Once again, Plini has not failed to deliver consistent and strong releases. Although it was expected to have a melodic theme to carry over the whole EP as he did very often with is previous EP’s, this didn’t take away from the cohesiveness.
Plini is the solo project by Australian guitarist Plini Roessler-Holgate, previously releasing several EP’s along with his critically acclaimed full-length LP, titled Handmade Cities. He has risen up in the instrumental prog scene very quickly, displaying a unique knack for constructing theatrical and thematic pieces with acute cohesion, while also showcasing his instrumental abilities through technical guitar playing and tasteful phrasing. His upcoming EP, Sunhead, maintains these elements that define Plini, but also brings in new musical influences that seep into his compositional decisions as well as the guests that he brings onto this release.
The opening track, “Kind,” introduces the rather interesting musical idea of manipulating darker melodies through layering to lighten them. For example, the track immediately introduces a very dark and discordant guitar melody, similar to something Meshuggah would write. However, as Plini brings in the main theme of the song, which is very bright and consonant, that same dark and discordant melody is still playing underneath the bright melody, making the listener realize that the opening theme serves as the contrapuntal device for the brighter tonality that the song conveys, which really gives the piece a unique and complex color. This was a very clever choice compositionally, as a seasoned Plini listener would be surprised at the relatively heavy style initially, but would be manipulated by the bright and fun melodies that Plini plays, keeping them interested and on edge. However, there is a final release of an abrasive and disgustingly heavy section of the song where blast beats take over along with dense guitar riffs. Being the heaviest on the record, “Kind” stands to be a very energetic and strong opening track.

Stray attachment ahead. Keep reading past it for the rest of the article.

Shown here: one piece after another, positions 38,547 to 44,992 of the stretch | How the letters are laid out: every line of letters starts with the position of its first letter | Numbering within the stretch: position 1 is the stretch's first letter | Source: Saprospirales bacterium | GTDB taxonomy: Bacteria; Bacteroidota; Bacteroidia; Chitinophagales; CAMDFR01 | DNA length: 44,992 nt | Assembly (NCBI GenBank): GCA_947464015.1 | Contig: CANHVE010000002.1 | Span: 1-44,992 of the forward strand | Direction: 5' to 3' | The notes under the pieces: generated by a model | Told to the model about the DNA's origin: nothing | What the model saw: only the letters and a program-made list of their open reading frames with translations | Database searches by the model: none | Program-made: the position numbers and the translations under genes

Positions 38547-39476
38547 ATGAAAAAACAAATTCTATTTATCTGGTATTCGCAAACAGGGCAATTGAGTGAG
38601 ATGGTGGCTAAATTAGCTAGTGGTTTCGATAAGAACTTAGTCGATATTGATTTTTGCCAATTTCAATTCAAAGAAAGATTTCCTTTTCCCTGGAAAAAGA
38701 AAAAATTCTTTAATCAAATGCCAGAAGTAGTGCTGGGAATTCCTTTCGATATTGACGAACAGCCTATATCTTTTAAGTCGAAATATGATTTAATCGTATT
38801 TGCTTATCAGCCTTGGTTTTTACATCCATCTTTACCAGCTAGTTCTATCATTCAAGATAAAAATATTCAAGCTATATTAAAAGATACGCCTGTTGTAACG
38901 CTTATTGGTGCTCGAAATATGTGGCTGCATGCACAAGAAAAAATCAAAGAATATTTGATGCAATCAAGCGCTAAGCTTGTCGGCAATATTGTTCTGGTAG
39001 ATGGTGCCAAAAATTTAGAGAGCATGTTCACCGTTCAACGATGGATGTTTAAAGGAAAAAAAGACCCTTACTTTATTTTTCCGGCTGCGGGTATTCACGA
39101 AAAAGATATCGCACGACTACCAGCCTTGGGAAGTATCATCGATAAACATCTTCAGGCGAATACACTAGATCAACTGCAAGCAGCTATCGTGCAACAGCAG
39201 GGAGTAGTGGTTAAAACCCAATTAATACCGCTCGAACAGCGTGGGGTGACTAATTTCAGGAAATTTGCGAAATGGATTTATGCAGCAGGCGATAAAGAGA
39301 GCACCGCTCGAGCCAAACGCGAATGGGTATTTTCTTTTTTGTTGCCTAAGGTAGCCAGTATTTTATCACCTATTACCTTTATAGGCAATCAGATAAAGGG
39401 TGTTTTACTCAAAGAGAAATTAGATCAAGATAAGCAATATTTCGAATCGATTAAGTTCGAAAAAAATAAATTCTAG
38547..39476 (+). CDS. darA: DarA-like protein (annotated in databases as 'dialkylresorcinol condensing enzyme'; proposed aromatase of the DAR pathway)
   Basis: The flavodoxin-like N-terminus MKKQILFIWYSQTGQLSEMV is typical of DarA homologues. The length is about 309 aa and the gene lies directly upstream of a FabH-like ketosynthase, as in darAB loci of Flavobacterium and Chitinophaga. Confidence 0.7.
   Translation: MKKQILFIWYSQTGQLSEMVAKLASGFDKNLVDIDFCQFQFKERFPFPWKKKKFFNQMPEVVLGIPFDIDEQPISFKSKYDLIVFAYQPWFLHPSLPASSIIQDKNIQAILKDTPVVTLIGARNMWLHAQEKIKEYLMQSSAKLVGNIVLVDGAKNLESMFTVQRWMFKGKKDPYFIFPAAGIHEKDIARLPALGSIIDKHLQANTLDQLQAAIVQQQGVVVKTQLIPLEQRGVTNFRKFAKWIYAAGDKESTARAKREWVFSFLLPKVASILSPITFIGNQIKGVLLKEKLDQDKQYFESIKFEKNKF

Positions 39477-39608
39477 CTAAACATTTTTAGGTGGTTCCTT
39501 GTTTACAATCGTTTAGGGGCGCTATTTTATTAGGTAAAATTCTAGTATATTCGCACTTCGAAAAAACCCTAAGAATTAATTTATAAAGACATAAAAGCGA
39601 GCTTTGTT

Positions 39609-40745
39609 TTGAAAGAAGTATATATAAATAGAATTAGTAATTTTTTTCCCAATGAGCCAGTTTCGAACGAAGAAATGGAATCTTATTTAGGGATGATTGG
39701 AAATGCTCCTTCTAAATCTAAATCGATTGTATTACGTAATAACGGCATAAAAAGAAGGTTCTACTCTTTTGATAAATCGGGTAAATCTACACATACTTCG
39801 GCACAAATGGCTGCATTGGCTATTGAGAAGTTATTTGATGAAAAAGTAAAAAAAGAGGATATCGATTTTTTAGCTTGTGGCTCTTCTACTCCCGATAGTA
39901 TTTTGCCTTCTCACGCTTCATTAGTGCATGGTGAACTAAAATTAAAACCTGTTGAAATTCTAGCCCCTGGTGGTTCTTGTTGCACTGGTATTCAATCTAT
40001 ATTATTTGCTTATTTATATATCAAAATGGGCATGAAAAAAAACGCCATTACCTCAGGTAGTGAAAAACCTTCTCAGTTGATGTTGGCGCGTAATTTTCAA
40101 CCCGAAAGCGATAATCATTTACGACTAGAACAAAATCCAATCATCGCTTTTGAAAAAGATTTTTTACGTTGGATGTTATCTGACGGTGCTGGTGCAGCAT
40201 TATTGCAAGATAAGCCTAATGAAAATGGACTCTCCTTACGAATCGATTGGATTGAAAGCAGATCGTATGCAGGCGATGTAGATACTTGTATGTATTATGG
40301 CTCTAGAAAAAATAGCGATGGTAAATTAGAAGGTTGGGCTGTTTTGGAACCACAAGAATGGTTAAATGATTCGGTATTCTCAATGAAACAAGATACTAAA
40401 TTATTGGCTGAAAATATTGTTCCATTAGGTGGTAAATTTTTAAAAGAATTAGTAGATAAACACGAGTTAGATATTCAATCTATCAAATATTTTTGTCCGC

Another notable track is “Flâneur”. This happens to be my personal favorite on the record. The track welcomes the listener with Simon Grove’s bass lines under a very nice quintuplet shuffle on the drums. Jazz influences are really turned up a notch here, as Plini features keyboardist Anomalie, initially minimally adding some jazz flavoring in the mix of the track, later breaking out into a spacey solo for the listener to enjoy! Following that solo is yet another solo by John Waugh, a saxophonist. This makes Plini‘s influences very transparent, and it evolves the style of his music. However, the classic Plini’s style still shines through with his beautiful use of thematic melodies and grand choruses. The newfound jazz emphasis is definitely the type of sound I personally would like to see in his future endeavors in music.
Once again, Plini has not failed to deliver a strong release. Although I did expect to hear a melodic theme to be carried over the whole EP, as he did very often with his previous ones, this didn’t take away from the cohesiveness. Plini shows evolution through this release, and if he is reading this, I encourage him to experiment further with his music as well. He has proven to be a very mature and structured composer, and it would be very interesting to see him deviate from traditional song structures more(like he did with “Salt + Charcoal”) and bring in something truly fresh and special. Sunhead is definitely a step forward in Plini‘s musical journey, and I am eager to hear more!